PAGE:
By Debra Miller
This article from livescience.com is about a fungus from Europe that is killing salamanders. And this fungus might be coming to the U.S. We want to stop it from coming here any way we can. The reason we think it might come here is the international pet trade where Europe is giving us salamanders. So we are testing salamanders as they come in for the fungus. In case it does infect our salamanders we are also finding a way to reduce the spread of it. The place that is most at risk is The Southern Appalachian mountains because they are a global biodiversity hot spot for salamanders. The Appalachians have over 60 species of salamanders. The way the Bsal fungus kills the salamanders is by specifically attacking the outer covering of a salamander’s skin. Also this fungus can spread to frogs destroying their skin as well. The skin is one of the most important organs in an amphibian’s body. It is so important because some salamanders don’t have lungs, and so the skin is a major source for respiration for them. It also maintains the right amount of hydration so that their body systems, including their heart, can function properly.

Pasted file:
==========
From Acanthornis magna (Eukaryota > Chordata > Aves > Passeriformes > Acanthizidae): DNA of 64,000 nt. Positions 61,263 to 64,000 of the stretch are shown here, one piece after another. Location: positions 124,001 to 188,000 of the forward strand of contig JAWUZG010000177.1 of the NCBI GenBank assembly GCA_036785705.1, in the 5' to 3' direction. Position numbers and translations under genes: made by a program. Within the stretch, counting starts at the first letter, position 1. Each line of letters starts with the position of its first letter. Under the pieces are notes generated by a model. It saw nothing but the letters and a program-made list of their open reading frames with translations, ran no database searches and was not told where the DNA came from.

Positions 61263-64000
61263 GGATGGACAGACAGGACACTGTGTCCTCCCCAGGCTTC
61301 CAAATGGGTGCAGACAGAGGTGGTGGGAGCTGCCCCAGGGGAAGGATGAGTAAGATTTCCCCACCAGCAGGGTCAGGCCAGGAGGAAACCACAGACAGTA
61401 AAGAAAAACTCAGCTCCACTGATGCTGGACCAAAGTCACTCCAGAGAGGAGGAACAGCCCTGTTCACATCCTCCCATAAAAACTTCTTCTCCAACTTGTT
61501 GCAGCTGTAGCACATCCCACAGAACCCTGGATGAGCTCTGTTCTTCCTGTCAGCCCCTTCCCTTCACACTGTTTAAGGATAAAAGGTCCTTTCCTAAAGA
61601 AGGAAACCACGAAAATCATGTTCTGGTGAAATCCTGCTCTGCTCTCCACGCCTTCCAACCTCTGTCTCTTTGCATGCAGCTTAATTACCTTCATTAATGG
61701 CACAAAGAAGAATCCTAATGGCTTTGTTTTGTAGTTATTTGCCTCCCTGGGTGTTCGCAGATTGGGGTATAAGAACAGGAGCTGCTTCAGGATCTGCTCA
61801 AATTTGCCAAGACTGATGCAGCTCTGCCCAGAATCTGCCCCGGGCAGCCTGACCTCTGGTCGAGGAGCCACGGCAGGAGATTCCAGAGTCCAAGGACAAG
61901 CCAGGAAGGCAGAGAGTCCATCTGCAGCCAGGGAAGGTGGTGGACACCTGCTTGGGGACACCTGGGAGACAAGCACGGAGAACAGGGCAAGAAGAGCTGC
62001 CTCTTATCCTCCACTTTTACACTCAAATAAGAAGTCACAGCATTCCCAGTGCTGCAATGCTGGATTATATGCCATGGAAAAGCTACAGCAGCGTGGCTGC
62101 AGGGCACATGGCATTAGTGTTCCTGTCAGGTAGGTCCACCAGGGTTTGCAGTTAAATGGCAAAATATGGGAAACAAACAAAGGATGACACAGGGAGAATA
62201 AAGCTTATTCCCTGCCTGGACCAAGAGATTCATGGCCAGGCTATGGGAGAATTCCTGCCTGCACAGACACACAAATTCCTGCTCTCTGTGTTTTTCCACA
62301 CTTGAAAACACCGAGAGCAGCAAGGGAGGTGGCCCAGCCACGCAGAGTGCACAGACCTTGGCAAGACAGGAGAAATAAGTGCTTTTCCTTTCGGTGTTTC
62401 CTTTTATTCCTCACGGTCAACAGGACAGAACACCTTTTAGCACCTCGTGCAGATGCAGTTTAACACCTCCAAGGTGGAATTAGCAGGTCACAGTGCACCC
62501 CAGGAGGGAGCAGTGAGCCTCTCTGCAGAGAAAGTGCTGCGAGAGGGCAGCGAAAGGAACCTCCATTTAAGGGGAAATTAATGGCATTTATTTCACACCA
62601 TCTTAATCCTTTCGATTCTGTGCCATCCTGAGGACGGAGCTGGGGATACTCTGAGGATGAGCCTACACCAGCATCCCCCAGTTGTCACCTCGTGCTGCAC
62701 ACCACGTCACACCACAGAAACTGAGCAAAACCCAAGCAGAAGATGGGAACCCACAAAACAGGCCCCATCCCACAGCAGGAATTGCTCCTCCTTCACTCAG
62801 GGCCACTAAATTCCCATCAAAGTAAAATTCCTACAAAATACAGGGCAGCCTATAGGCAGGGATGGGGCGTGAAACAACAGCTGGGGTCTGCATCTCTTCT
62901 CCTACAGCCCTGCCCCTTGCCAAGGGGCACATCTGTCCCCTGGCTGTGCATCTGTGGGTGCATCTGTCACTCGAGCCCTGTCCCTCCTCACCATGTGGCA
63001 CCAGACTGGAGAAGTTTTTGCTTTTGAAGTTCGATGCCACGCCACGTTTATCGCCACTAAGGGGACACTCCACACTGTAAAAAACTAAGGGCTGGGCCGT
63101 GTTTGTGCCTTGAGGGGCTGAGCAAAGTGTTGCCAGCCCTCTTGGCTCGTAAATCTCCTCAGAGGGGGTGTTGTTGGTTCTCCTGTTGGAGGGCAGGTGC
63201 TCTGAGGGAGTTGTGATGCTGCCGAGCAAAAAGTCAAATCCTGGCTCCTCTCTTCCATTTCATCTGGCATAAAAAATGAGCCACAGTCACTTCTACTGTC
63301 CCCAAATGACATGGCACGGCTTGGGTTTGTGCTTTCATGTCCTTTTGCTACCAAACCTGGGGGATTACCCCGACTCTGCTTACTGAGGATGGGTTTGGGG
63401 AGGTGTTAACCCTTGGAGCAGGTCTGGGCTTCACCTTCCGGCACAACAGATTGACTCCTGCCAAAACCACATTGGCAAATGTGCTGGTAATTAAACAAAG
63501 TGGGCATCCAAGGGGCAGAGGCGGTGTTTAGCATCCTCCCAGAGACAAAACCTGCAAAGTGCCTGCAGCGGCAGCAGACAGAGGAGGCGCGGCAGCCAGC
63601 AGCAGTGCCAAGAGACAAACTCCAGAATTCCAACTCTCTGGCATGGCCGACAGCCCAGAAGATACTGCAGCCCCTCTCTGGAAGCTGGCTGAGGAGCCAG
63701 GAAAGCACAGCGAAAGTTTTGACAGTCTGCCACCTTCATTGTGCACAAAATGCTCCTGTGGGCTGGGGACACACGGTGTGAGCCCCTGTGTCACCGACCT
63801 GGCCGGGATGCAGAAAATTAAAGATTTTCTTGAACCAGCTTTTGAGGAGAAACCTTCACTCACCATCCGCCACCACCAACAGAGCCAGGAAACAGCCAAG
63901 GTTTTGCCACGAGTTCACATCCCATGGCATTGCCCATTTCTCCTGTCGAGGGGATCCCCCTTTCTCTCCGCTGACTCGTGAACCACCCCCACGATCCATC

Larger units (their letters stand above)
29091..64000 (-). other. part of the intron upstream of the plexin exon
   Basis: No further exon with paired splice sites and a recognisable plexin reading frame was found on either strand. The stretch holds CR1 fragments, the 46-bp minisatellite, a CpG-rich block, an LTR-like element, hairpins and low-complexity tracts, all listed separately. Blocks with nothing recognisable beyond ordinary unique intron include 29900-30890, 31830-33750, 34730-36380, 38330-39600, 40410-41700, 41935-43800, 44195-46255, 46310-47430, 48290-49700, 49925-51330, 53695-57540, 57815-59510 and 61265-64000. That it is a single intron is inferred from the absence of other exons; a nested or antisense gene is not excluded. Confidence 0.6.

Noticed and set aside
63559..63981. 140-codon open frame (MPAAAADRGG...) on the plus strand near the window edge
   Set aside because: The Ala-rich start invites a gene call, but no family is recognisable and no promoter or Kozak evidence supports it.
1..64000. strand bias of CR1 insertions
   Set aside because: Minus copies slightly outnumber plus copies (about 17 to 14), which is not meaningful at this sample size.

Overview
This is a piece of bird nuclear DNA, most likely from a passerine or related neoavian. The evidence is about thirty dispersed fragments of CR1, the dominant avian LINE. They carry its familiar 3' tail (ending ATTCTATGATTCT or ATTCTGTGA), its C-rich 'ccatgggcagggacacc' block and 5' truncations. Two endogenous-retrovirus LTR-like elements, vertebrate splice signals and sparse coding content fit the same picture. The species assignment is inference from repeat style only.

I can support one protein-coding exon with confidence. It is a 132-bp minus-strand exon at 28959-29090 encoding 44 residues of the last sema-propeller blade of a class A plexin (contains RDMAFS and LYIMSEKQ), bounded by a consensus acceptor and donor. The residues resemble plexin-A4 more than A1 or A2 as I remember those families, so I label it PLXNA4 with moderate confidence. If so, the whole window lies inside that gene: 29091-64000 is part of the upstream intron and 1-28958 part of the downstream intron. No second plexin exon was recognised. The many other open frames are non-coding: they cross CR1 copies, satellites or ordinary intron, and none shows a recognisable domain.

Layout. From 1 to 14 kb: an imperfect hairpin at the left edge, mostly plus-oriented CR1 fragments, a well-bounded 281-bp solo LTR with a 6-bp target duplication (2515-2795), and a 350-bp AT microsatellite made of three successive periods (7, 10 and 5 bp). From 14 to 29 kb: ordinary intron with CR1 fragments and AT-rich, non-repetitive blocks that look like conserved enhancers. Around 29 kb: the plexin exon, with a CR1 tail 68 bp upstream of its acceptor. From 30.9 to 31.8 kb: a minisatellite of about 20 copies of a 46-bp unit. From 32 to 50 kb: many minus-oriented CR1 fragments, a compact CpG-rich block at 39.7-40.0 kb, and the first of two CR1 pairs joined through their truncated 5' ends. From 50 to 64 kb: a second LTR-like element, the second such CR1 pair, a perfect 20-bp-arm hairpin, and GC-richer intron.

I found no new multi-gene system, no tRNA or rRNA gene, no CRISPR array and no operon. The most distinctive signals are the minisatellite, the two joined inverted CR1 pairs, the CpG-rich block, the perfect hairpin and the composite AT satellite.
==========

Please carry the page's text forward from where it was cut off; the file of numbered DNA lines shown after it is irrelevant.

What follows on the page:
This article is very worrying. I think that what we are doing to help stop the fungus is very important. Salamanders might not seem important to humans but they are. Other than them being really cute and fun pets salamanders also control pests by eating insects like mosquitoes so without them you would get more bug bites while outside and no one wants that. But more importantly their moist, permeable skin makes salamanders vulnerable to drought and toxic substances, so they are exceptional indicators of ecosystem health. So we can use salamanders to see how ecosystems are doing and if we need to help the ecosystem. So hopefully this fungus won’t get into the US and if it does hopefully it is stopped.